After seven days of teaching and with only one remaining before we return to England, it was good last night to attend a concert which forms part of the 78th Ramanavami Music Festival that runs throughout April in Bangalore. Pravin Godkhindi who plays bansuri flute and Kumaresh Rajagopalan on violin are two of India’s most accomplished classical musicians, and were here accompanied by outstanding percussionists and a tanpura player. The virtuosity of the musicians and their skills of improvisation made for a memorable occasion. Equally impressive was the obvious joy that they gained from their interactions with each other and the audience. At the end of another hectic day, it was a great pleasure to be able to relax and absorb the atmosphere that pervaded an auditorium filled with enthusiastic music lovers of all ages.

Whilst the conditions here can often make teaching difficult, the fact that we work with such excellent students and colleagues and have the opportunity to engage with local culture is a privilege that we should never underestimate.

Good intentions have little real impact

 

These able bodied pedestrians can make progress. But sadly, many others cannot.

These able bodied pedestrians can make progress. But sadly, many others cannot.

A few days ago I wrote about the challenges of being a wheelchair user, a parent with a pushchair, or a person with limited mobility on the streets of Bangalore (Reclaiming the Streets, November 26th). I recalled my feelings of horror when watching a lady pushing an elderly gentleman along the centre of the road amongst typical traffic chaos, having clearly decided that this was her only option. The pavements of Bangalore, where they exist, are a minefield of obstacles, holes, hanging wires and piles of refuse, thus rendering them inaccessible to any but the most determined explorer.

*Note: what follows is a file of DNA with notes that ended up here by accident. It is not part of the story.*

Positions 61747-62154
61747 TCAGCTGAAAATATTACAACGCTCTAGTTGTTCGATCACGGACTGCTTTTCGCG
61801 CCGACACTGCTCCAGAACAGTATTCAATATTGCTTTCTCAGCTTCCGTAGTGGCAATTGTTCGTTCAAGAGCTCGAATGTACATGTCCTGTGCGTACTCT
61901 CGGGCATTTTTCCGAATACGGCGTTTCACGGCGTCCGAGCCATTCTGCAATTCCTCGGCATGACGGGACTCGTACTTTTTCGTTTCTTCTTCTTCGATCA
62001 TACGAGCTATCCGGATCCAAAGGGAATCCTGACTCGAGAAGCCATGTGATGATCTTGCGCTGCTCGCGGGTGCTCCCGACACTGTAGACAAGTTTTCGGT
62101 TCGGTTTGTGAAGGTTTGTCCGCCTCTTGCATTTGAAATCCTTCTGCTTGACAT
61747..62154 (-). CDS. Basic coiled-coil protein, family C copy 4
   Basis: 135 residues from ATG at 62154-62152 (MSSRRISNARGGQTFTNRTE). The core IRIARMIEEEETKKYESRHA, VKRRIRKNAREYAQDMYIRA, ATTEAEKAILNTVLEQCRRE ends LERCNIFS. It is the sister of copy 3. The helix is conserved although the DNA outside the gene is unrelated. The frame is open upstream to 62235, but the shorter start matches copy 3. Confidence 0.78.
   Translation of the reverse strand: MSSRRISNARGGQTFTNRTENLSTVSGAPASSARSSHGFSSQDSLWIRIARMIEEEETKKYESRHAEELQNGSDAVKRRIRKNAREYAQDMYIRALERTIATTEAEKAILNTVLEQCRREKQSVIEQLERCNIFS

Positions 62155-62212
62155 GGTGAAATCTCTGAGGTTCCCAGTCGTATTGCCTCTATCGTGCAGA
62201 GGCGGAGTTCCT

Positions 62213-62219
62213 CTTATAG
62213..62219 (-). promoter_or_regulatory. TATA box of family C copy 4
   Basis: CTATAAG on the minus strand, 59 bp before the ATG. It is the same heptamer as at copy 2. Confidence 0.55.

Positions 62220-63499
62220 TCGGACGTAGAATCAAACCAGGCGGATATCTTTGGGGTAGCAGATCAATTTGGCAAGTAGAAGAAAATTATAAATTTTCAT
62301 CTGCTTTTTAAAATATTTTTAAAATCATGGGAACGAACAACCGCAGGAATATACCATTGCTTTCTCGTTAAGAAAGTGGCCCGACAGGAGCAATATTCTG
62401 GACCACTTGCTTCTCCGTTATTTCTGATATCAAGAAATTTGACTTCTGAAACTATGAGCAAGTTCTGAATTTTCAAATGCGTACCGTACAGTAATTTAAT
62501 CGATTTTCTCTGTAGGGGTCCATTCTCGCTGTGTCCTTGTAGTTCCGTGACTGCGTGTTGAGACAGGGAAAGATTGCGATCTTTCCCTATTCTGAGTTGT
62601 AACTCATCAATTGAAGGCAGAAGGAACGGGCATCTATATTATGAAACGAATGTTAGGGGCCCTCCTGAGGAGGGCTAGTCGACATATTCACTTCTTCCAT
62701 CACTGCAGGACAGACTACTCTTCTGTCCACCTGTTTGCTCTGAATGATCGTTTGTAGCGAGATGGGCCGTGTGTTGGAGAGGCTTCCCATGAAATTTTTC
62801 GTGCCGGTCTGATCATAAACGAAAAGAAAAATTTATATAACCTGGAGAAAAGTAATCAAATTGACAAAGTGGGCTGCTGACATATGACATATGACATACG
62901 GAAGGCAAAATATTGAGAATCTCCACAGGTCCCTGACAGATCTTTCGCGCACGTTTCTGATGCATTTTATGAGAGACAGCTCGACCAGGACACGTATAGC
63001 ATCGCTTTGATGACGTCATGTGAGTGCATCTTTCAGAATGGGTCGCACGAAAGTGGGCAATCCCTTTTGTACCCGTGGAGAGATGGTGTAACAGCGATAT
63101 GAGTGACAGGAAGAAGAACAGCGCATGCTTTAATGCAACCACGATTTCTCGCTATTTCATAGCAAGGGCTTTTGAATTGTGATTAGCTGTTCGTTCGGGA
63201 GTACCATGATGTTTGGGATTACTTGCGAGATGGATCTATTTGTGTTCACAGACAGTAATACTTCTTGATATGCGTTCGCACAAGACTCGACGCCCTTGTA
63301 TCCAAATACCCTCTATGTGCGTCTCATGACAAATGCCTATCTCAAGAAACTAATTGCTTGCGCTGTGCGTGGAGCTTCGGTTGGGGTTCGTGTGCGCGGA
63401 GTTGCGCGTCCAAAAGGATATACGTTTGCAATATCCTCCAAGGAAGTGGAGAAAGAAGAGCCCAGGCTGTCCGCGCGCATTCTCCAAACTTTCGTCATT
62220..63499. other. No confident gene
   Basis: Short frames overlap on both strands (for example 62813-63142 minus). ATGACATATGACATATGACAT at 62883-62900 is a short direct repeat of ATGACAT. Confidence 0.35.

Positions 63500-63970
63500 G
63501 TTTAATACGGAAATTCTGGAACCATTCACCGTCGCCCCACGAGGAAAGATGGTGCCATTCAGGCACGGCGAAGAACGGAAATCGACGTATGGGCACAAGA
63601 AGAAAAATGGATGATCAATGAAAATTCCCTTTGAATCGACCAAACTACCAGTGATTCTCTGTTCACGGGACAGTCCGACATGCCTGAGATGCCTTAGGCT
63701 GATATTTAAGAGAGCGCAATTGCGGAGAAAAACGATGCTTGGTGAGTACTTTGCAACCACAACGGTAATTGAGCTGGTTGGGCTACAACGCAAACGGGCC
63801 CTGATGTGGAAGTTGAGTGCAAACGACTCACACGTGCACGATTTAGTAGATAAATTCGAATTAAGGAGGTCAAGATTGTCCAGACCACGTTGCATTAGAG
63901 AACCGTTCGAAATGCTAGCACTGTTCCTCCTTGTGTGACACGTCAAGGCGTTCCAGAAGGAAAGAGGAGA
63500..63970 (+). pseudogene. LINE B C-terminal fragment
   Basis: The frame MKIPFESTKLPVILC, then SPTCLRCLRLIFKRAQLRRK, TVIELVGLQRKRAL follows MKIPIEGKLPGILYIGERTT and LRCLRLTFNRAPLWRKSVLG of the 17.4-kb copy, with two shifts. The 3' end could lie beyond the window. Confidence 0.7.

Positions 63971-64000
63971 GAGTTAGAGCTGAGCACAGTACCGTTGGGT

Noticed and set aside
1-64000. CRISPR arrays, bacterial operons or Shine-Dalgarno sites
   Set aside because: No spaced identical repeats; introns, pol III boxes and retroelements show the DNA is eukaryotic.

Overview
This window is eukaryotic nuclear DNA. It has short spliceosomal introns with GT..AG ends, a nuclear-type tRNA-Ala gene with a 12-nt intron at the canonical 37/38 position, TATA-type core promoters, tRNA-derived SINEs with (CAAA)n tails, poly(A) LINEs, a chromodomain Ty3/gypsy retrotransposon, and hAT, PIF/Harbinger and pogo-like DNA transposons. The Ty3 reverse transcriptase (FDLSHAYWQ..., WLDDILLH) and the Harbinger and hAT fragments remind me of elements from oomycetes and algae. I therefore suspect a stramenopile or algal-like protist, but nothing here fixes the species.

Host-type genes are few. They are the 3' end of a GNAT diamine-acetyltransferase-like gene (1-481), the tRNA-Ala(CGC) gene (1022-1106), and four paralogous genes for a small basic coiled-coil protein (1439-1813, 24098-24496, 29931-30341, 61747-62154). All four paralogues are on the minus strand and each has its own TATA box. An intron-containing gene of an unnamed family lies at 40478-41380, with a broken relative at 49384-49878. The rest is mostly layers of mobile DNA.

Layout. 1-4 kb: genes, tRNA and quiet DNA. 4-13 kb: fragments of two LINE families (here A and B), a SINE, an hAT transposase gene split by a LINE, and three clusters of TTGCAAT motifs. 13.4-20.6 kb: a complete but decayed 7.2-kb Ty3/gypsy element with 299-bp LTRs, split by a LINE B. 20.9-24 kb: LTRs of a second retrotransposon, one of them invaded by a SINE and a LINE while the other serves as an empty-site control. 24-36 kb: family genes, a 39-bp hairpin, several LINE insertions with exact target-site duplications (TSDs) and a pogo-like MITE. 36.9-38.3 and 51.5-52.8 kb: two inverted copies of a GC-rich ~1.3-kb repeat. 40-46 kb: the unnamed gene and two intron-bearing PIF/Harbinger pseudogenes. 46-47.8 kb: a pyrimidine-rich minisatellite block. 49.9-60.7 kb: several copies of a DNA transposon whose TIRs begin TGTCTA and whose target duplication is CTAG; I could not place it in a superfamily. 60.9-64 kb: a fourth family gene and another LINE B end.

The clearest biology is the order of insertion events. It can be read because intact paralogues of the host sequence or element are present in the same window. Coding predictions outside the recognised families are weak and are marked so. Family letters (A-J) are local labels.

My brief article prompted an email from a friend in Chennai this morning, which gave me both hope for optimism and cause to question whether there is truly a will to address this situation. He reports that yesterday, members of the Disability Rights Alliance (DRA), who describe themselves as “a collective of independent, community based organisations, individuals and peer groups- all passionate about disability,” took to the streets and went from door to door to raise awareness about this very issue.

Apparently, the authorities in Chennai have taken some initiative in attempting to improve the access and mobility situation in the city, and have recently invested money to widen the pavements in certain areas of the city. There is a plan to extend this programme further in an effort to make the city more user friendly for everyone. The Disability Rights Alliance have conducted their own audit of these areas and confirm that this action has been taken, and a number of ramps to make life easier for wheelchair users  and others with mobility difficulties have been installed. However, far from improving the situation for those for whom this initiative was intended, the difficulties they face have taken a new twist.